a pri,- ge re- 1s maaving thus explained the naturefof my' said invention and described a wayfof'JJ-0.11'y structing and using the same, i without attempting to set forth all oft e forms in which it may be made or allnof:y

1. '1 he herein described process of ,electrolyzlng saline solutions, which consists inl the inner confronting faces of opposed horibringing a body of solution into contact with zontal diaphragms, passing a current of electricity therethrough, liberating chlorin at an unlmmersed anode outside of one ofsaid diaphragms so that it is unabsorbed by said body of electrolyte, liberating the metal in contact with the lower surface of a mercury cathode outside of and`in contact with the other diaphragm to amalgamate with said mercury, and liberating the said metal at the upper surface of said cathode in the presence of water.

2. The herein described process of electrolyzing saline solutions, which includes passing a current of electricity upwardly into 1 the cathode combase metal (sodium,

lio

from an anode through such solution andY through a horizontal diaphragm, a layer of mercury, and a body of water to a terminal electrode, all in the order named, liberating the metal in said solution in contact with the under face of said cathode to amalgamate therewith, liberating said metal at the upper surface of said cathode in the presence of water to form a hydrate, and liberating chlorin at a point below the body of saline solution and out of contact therewith.

3. In an electrolytic cell, the combination of horizontal confronting diaphragms forming an electrolyte compartment between them, a carbon anode below and in contact with the lower diaphragm, and a layer of mercury resting on the upper diaphragm and constituting the cathode.

4. An electrolytic cell, comprising a cell body, separated horizontal diaphragms in said body forming a compartment between them for the electrolyte, an anode compartment below them, and a cathode compartment above them, an anode below and in contact with the lower diaphragm, a mercury cathode above the upper diaphragm and in contact therewith, and a body of water above and in contact with the cathode.

5. An electrolytic cell, comprising a body, separated diaphragms forming a compartment for the electrolyte, a grid between said diaphragms, an anode on which the lower diaphragm rests, a mercury cathode covering the upper diaphragm, terminal electrodes, means for circulating electrolyte through said electrolyte compartment, and means for supplying a body of water to said cell to contact with said terminal electrodes and said mercury cathode.

6. An electrolytic cell comprising a cell body, a substantially flat anode having grooves or passageways, a diaphragm contacting with the upper face of the anode, a secondy diaphragm parallel to and separated from the other diaphragm to form a separate compartment for the circulation of the elec trolyte, a mercury cathode resting upon the upper diaphragm, spacing devices between the two diaphragms, terminal electrodes above and separated from the mercury cathode, provisions for circulating electrolyte through the said compartment, and provisions for supplying water to the cell body, to provide a body of water in contact with said oathode'and said terminal electrodes, and for removing hydrate from said cell.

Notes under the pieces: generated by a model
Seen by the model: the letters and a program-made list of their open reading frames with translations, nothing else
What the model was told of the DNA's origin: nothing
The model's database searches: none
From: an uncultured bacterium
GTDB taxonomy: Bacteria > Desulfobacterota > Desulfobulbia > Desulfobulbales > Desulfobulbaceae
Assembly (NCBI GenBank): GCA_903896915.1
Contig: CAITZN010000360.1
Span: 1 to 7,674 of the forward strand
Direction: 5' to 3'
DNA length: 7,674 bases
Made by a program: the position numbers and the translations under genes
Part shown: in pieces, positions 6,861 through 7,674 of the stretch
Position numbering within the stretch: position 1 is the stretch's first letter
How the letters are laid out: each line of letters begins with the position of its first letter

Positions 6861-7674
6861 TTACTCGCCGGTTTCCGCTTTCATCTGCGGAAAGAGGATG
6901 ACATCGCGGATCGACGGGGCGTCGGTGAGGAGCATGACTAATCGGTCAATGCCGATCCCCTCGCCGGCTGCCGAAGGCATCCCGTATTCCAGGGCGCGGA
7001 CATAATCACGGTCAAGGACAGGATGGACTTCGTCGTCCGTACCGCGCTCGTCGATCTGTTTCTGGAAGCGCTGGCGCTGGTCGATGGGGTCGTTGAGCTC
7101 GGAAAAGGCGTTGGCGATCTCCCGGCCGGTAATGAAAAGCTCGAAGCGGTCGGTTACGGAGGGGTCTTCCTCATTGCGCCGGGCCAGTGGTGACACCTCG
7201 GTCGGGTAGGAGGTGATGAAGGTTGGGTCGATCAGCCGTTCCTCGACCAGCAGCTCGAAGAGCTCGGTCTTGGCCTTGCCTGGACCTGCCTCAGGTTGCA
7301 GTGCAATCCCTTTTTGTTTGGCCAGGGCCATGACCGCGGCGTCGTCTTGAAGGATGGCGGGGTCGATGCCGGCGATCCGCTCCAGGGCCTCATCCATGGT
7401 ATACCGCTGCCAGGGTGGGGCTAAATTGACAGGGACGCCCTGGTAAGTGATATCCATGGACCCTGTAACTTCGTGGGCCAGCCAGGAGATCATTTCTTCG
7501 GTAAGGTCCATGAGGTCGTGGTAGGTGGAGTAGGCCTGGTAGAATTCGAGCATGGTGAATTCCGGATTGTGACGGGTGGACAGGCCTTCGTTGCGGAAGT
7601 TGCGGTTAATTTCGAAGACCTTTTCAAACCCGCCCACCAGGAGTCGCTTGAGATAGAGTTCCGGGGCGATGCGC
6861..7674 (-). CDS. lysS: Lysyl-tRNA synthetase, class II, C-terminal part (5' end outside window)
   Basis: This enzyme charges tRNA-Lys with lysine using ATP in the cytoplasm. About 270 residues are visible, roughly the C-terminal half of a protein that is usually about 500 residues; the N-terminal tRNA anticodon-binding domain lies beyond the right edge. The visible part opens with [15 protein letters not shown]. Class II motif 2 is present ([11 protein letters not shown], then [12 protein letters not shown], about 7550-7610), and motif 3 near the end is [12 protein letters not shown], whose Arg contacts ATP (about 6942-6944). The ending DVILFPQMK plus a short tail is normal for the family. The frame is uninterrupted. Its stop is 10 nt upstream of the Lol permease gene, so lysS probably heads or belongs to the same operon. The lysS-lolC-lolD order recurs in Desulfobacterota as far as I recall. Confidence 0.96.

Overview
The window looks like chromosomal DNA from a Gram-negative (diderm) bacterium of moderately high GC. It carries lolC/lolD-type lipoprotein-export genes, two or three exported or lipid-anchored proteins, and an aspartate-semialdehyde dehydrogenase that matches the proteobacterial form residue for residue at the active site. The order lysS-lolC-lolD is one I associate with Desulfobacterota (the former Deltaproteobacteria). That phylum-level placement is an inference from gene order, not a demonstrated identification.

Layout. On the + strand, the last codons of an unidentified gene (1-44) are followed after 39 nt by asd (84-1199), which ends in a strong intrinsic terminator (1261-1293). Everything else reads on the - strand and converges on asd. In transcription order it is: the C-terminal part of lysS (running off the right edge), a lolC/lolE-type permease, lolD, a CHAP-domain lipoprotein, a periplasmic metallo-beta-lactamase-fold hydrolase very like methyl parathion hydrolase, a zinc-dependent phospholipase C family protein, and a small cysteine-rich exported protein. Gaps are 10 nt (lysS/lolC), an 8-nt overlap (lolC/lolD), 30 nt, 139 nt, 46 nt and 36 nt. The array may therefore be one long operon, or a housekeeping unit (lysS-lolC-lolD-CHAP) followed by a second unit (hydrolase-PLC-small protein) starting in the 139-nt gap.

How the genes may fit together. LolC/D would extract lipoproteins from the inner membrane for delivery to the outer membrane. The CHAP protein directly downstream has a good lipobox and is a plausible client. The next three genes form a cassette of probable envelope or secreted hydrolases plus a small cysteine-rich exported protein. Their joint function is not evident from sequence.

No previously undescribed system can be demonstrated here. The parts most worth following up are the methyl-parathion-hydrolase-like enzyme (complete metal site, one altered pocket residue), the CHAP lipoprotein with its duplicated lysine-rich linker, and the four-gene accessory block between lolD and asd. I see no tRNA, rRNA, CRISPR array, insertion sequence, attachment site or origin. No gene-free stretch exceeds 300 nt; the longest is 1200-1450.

In testimony whereof I have aflixed my signature, in presence of two witnesses.

EDWARD A. ALLEN. Witnesses:

ETHEL M. BRAINERD, JUDiTH C. THOMAS.

Referenced by
Citing PatentFiling datePublication dateApplicantTitle
US2688594 *Nov 23, 1949Sep 7, 1954American Enka CorpMercury cell
US2749301 *Nov 19, 1952Jun 5, 1956Chemical Construction CorpMercury type, caustic, chlorine cell
US3006824 *Sep 29, 1958Oct 31, 1961Ethyl CorpProduction of metals by electrolysis
US3864226 *Oct 19, 1972Feb 4, 1975Du PontProcess for electrolyzing aqueous sodium or potassium ion solutions
US4036714 *Jan 24, 1975Jul 19, 1977E. I. Du Pont De Nemours And Company, Inc.Alkali metal-permeable, ion-conductive polymer membrane
US4046654 *Apr 6, 1976Sep 6, 1977Marc ColeProcess for desalination with chlor-alkali production in a mercury diaphragm cell
US4556470 *Apr 11, 1984Dec 3, 1985Kanegafuchi Kagaku Kogyo Kabushiki KaishaElectrolytic cell with membrane and solid, horizontal cathode plate
US4568433 *Sep 12, 1984Feb 4, 1986Kanegafuchi Kagaku Kogyo Kabushiki KaishaElectrolytic process of an aqueous alkali metal halide solution
US4615783 *Jul 11, 1985Oct 7, 1986Hoechst AktiengesellschaftProducing chlorine from alkali metal chlorides
DE2348889A1 *Sep 28, 1973Aug 1, 1974Du PontVerfahren und vorrichtung zum elektrolysieren waessriger loesungen von natrium- und/oder kaliumsalzen und/oder -hydroxiden
Classifications
U.S. Classification205/527, 204/263, 205/546, 204/251
Cooperative ClassificationC25B1/36